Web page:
The Little Stranger
2018, R, 111 min. Directed by Lenny Abrahamson. Starring Domhnall Gleeson, Ruth Wilson, Will Poulter, Charlotte Rampling.
REVIEWED By Steve Davis, Fri., Aug. 31, 2018
It’s a ghost story, but it isn’t; the tale of a haunted house, but not really. Set in the aftermath of World War II, this seductive adaptation of Susan Waters’ well-received 2009 novel of the same name chronicles the stranger things afoot at a decaying Georgian mansion owned by a British aristocratic family in decline, the country estate’s shabby appearance symbolic of a social system being slowly dismantled by an emerging middle class. When the rather colorless Doctor Faraday (Gleeson) makes a house call to Hundreds Hall to attend to a sickly servant, he finds the Ayres family – the lineage of a once affluent landed gentry – reduced to selling parcels of its property to survive financially, similar to a fading Southern dynasty struggling to endure a postwar world in a Faulkner novel. The visit sparks a vivid memory in the physician: As a young boy he accompanied his mother, once employed as a housemaid by the prosperous Ayres, to an extravagant lawn party at Hundreds Hall, during which he fell under the spell of the mansion’s splendor, pitifully so given his commoner status. As it turns out, the house call marks a providential return to the past for the enigmatic general practitioner.
Soon, the good doctor (or is he?) begins to subtly ingratiate himself with the members of the household, who include a sharp-witted unmarried daughter, Caroline (Wilson), whom Faraday hopes of marrying one day, making him the lord of the manor. But as each family member, including its aggrieved matriarch (Rampling) and her disfigured war-hero son (Poulter), is slowly driven mad by supernatural goings on at Hundreds Hall (shaking walls and doors, ringing room bells, mysterious scribblings on windowsills, among other things), Doctor Faraday’s endgame becomes less evident and all the more intriguing. Gleeson’s fascinating performance as the pale and ghostly eccentric, a man so lacking in personality that he blends in with the wallpaper, is central to the mystery of The Little Stranger. The way he can barely manage a half-smile is nothing short of brilliant. It’s a master class in stiff-upper-lip repression.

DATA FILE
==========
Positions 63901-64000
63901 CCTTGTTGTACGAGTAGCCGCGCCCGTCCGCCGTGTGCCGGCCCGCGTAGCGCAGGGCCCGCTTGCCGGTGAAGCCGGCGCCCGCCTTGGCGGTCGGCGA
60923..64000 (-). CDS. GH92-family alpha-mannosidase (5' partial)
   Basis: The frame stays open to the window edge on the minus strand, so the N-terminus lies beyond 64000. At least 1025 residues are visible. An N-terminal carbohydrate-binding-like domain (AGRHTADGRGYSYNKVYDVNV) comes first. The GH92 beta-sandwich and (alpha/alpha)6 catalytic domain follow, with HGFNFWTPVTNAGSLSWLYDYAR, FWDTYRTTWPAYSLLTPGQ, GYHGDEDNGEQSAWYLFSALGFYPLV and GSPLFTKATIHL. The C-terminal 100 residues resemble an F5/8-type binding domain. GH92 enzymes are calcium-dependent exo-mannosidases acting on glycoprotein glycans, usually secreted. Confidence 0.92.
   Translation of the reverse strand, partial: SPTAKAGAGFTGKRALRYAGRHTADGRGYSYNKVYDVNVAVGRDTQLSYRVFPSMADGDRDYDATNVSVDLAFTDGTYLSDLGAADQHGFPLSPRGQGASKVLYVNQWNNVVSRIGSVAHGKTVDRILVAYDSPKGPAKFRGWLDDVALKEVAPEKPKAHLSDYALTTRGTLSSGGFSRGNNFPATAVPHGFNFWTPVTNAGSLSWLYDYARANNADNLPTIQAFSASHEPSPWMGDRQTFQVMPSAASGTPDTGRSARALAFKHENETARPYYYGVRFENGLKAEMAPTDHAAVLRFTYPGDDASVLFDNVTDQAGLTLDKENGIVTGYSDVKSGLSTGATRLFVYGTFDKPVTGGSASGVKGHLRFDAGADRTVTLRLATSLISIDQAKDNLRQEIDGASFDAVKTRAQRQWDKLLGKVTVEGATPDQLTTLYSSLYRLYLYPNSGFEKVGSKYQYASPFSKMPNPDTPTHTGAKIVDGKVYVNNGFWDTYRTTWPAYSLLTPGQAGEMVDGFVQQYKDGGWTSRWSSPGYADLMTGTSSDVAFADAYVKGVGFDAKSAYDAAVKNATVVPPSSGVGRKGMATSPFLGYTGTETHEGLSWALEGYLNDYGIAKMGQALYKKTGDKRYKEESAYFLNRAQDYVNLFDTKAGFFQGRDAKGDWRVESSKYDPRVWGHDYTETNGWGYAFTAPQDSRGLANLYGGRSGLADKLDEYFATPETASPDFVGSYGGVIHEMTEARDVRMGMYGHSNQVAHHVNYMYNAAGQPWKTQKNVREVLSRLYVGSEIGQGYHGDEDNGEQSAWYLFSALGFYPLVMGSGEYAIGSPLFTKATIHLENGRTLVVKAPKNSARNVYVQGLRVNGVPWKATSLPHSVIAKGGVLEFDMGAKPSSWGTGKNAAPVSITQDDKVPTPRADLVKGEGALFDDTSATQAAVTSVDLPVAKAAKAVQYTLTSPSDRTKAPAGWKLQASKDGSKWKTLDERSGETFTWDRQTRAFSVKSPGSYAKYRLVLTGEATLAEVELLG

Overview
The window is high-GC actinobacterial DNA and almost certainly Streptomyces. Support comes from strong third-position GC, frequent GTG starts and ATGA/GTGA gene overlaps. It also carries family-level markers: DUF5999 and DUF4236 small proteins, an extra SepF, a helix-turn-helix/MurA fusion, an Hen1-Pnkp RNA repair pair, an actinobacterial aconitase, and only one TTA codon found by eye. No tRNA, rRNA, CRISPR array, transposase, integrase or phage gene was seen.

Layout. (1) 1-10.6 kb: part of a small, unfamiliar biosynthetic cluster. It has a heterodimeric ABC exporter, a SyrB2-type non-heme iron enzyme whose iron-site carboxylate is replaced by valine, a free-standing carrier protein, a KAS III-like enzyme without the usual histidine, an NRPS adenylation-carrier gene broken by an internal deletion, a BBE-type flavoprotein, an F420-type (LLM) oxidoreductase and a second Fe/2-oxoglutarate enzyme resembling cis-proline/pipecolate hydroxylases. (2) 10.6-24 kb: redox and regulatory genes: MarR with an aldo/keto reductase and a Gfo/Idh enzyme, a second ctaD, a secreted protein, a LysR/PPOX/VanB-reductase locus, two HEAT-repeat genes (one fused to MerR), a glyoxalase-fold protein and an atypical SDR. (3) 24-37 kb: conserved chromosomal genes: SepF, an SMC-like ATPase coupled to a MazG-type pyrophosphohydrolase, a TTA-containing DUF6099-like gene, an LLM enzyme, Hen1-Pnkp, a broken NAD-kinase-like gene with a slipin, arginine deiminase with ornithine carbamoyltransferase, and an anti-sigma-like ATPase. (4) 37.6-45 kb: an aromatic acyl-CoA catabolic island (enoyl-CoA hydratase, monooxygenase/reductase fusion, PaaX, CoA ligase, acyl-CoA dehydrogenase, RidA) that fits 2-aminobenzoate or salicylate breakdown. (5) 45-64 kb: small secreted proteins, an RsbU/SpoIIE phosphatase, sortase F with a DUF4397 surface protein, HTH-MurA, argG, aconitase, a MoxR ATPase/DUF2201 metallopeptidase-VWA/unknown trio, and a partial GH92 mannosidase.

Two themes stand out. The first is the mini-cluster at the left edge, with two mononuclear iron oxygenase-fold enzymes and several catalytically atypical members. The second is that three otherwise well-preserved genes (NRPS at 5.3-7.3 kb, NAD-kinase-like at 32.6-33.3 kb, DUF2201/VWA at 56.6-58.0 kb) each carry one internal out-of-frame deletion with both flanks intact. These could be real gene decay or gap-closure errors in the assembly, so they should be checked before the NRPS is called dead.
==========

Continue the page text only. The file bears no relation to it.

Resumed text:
Defying conventional wisdom about how to build a mystery tinged with elements of horror, the film resists today’s unimaginative tropes in favor of something refreshing, seemingly inspired by the muted psychological suspense of works such as Henry James’ The Turn of the Screw and Shirley Jackson’s The Haunting of Hill House. In other words: Don’t expect any hokey scare tactics here. Under the steady hand of Oscar-nominated director Abrahamson (Room), the film is a calculated slow burn, one that plays a cunning head game with those viewers willing to be entranced. Detractors may dismiss the pacing as dull, or cockily believe the puzzle can be easily solved, but for the faithful, the payoff in The Little Stranger is exquisite.
For an interview with Lenny Abrahamson on class, accents and finding Hundreds Hall, read "If You Have Ghosts: The Haunting of The Little Stranger," Aug. 31.